Trusts and Their Schools – a Network of Excellence
The growth of multi-academy trusts provides the opportunity for organisational added value. However it presents too, the risk of non-value-adding bureaucracy and control. This is a challenge faced by multi-unit organisations whether they are businesses, charities or public bodies. There are lessons to be learnt across all sectors.
Firstly, in my experience, if you want to decide on the most effective organisation for your Trust, start with the needs of the customer. Every organisation has a customer and in schools it is the pupils and their parents. The ill-fated NHS re-organisation of 2012 was focused on giving doctors more power through the CCGs (Clinical Commissioning Groups) and saving money. The needs of the customers (the patients) were seemingly secondary.
Secondly, be careful not to be obsessed by structures when deciding how to build the multi-academy organisation. A few lines on a piece of paper may be necessary but this will never shape how the organisation will function in practice. I remember a course I attended a few years ago when we were asked to bring a symbol of our leadership. Conductors’ batons, and various other symbols were produced, but one CEO brought out his management organogram. Looks of pity were sent in his direction and he disposed of it – quite a lesson!
Thirdly, it is essential to get a consensus on what activities should be run from the centre or head office and what is best left to the discretion of the schools in the group. In between there is a mass of activity that can be done in either place or shared. We will come to that later. In a multi-national business, the finance function is nearly always controlled at the centre, but field sales are the responsibility of the local unit. The parallel in education is that finance too is best done centrally and the interaction with parents and children in the school. But what about the other activities?
The process of deciding on the locus of activities, whether definitively led from the centre or the individual academies will vary from one trust to another. Factors that need to be taken into account are the vision, values and systems of the trust; but above all the educational and business plans. A fast growing trust might be short of capacity and therefore for a time at least would not want to extend the centre’s remit. On the other hand a stable trust with strong systems might well want to bring activities into the centre to increase efficiency. In my experience good school leaders understand these choices, and it is vital they are brought on side when change is needed.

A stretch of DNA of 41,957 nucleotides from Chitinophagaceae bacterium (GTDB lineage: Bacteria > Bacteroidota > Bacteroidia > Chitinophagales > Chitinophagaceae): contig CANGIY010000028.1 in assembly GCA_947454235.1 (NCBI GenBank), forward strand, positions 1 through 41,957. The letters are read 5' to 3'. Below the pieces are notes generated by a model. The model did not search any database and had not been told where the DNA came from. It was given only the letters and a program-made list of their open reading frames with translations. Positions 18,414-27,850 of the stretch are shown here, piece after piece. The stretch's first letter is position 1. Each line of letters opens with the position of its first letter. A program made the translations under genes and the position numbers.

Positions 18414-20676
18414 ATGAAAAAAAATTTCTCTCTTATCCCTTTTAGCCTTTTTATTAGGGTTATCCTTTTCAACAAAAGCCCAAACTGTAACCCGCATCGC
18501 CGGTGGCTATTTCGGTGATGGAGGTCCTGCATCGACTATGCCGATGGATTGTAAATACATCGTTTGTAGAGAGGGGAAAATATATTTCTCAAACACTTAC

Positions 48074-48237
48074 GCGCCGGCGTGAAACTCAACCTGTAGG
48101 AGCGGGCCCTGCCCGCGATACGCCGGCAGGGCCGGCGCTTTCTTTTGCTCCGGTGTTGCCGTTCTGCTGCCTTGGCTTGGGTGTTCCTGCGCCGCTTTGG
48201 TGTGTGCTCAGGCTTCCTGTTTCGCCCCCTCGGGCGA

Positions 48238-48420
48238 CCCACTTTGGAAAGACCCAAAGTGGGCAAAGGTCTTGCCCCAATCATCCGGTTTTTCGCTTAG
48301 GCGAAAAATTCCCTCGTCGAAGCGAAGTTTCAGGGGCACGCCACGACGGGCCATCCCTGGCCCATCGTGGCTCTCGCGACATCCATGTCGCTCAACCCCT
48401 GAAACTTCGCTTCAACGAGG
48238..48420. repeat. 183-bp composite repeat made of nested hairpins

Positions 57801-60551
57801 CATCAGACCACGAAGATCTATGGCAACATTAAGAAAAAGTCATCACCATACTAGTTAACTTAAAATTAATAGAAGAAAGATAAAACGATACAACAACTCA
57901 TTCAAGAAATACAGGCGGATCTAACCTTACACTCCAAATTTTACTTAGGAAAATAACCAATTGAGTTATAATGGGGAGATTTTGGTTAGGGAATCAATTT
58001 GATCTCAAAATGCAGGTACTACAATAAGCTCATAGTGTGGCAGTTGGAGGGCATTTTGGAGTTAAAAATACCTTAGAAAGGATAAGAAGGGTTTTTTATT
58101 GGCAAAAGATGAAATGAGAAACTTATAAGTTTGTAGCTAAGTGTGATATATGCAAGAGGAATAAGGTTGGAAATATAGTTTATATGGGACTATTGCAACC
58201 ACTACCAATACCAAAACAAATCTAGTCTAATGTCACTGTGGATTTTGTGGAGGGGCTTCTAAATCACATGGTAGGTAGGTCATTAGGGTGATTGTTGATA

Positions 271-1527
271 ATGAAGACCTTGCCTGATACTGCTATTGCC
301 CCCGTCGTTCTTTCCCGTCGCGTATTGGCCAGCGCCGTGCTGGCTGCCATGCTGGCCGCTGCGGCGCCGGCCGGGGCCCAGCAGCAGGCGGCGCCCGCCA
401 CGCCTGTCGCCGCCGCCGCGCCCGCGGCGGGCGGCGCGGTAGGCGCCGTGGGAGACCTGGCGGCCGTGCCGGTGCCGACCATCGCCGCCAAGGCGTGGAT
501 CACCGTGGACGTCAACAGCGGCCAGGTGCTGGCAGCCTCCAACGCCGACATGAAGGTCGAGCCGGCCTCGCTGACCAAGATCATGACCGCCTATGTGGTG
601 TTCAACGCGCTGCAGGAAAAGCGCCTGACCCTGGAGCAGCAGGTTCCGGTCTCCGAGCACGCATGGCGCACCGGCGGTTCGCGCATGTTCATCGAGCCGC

I would say that trusts are adapting well to the processes I have described. It is a dynamic situation with responsibilities moving in both directions between the centre and the academies. In the trusts with many schools the opportunity for clustering say 5 schools in a locality, provides new organisational opportunities. Resources can be shared or pooled and a value-adding network built, with empowered Heads. One really important aspect is the facility it provides to offer development opportunities for teachers whom otherwise might leave the trust. In United Learning we are committed to this cluster initiative.
The growth of multi-academy trusts provides the opportunity for organisational added value. However it presents too, the risk of non-value-adding bureaucracy and control.
Finally as a trust chair I think it is important to align governance with the chosen organisational model. So a trust which devolves much responsibility to its individual academies will want to have local governing bodies that have a broad remit and are aligned with the local decision taking processes. In other trusts a narrower, specific role for the LGB may be appropriate.
Politically we face uncertain times ahead, but most multi academy trusts have the capabilities to grow. Providing they organise according to their values and systems, and above all the needs of their pupils and staff, they will have a platform to add the value we all seek.